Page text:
We have been informed of a recent case in Indonesia where a bulk carrier loaded a cargo of coal for which the ‘Cargo Declaration’ from the shipper stated that the IMO Category for Ocean Transport Purposes for the coal was CAT ‘A’. This Category A no longer exists.
Category A used to be defined in the Code as: -
“Coal cargoes of a type that can be identified as having a history of shipment under similar circumstances without problems arising from methane emission or spontaneous heating”.
The Cargo Declaration continued:
“It is certified that for the Bulk Coal Cargo nominated on this certificate reasonable care has been taken to ensure the relevant information attendant upon its marine transportation has been properly described and that information is based upon the latest available experience”.
Category ‘A’ was last included in the 1989 Code of Safe Practice for Solid Bulk Cargoes but the entry for coal was completely revised in the 1991 Edition of the Code with no reference to Categories ‘A’, ‘B’, ‘C’ and ‘D’.
The revised Codes now simply state: -
“Coals may emit methane etc’, ‘Coals may be subject to oxidation etc’, ‘Coals may be liable to self heating etc’ or ‘Some coals may be liable to react with water etc’.
General requirements and special precautions for types of coal are then quoted. The effect of the revised Code is that Masters are not given a sense of false security (of there being no history of problems in the carriage of the coal), but are instead instructed in the methods of safe carriage. It could be therefore confusing and mis-leading to a ship’s master in possession of the relevant Code to receive a cargo declaration relating to Category ‘A’.
The shippers in this case also provided the master with a document relating to the characteristics of the coal stating, “All cargo to be loaded in accordance with the IMO Marine Safety Committee Code of Practice for Bulk Cargoes relating to coal detailed in Circular 554 dated 20th June 1991”. Circular 554 was an interim document, which besides not being readily available has in fact been superseded by the 2001 edition of the Code.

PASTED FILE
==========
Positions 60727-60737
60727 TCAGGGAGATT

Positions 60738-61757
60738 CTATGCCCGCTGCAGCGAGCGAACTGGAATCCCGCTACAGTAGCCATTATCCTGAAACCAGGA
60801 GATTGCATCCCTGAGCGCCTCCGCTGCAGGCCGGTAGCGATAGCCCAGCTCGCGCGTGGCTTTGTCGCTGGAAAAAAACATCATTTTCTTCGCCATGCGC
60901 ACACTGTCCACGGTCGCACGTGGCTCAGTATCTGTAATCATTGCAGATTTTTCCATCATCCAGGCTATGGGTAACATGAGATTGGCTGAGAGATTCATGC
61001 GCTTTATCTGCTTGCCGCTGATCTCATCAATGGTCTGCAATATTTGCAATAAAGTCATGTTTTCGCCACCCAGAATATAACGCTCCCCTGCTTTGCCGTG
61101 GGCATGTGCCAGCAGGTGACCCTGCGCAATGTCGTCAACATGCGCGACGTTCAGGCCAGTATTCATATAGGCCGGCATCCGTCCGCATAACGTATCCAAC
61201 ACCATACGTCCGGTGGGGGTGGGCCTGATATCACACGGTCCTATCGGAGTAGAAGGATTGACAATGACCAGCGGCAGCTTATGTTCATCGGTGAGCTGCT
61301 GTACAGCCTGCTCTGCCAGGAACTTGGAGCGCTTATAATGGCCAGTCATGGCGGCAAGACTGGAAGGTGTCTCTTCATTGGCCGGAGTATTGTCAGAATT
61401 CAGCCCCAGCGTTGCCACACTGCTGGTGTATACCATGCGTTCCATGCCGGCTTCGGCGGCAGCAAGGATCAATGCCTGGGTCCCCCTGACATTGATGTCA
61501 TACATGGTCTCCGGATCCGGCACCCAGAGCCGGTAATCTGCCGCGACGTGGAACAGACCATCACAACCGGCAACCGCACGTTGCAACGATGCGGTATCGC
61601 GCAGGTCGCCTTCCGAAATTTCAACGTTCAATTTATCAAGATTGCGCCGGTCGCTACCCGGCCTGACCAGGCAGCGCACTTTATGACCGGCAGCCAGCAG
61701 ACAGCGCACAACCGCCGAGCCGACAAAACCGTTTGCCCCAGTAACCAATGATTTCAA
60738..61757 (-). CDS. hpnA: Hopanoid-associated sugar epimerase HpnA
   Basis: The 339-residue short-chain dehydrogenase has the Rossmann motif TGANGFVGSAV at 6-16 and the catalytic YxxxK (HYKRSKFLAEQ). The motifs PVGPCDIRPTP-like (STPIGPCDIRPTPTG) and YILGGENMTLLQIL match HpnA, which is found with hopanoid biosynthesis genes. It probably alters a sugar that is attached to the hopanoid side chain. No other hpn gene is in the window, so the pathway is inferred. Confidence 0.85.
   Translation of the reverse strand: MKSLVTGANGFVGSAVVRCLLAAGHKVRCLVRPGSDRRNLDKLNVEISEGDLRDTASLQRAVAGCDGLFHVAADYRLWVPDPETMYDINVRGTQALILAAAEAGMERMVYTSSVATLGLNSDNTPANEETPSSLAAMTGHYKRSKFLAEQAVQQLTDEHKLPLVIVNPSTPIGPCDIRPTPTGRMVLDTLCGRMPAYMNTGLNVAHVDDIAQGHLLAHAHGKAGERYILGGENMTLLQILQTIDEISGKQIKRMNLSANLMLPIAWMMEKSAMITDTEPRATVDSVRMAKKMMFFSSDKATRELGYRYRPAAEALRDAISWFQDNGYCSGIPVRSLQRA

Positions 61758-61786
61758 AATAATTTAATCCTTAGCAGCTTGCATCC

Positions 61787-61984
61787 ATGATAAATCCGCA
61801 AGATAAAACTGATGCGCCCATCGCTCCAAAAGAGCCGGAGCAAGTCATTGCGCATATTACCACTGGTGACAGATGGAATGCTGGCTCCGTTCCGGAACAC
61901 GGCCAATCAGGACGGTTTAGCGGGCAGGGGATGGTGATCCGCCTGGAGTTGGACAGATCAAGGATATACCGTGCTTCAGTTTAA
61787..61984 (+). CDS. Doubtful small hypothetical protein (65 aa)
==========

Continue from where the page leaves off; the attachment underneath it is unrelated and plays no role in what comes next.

In this case the master was instructed to seal the ventilators and hatch covers throughout the voyage. However the master was aware of the relevant Code of Practice and during the voyage conducted the necessary hold atmosphere tests in accordance with the Code. These tests showed increasing levels of carbon monoxide in some of the holds indicating that the cargo had commenced to heat spontaneously. With guidance he was able to control this spontaneous heating, continue the voyage and discharge the cargo without problems.
We advise all Members of the above situation and to be aware of The Code of Safe Practice for Solid Cargoes and amendments. All Members should advise their masters of the tendency of some shippers of coal to refer to the out dated version of the Code and the possible confusion, which may arise.
Source of information:
Cliff Mullins (Minton, Treharne & Davies Limited)
through the Carefully to Carry Committee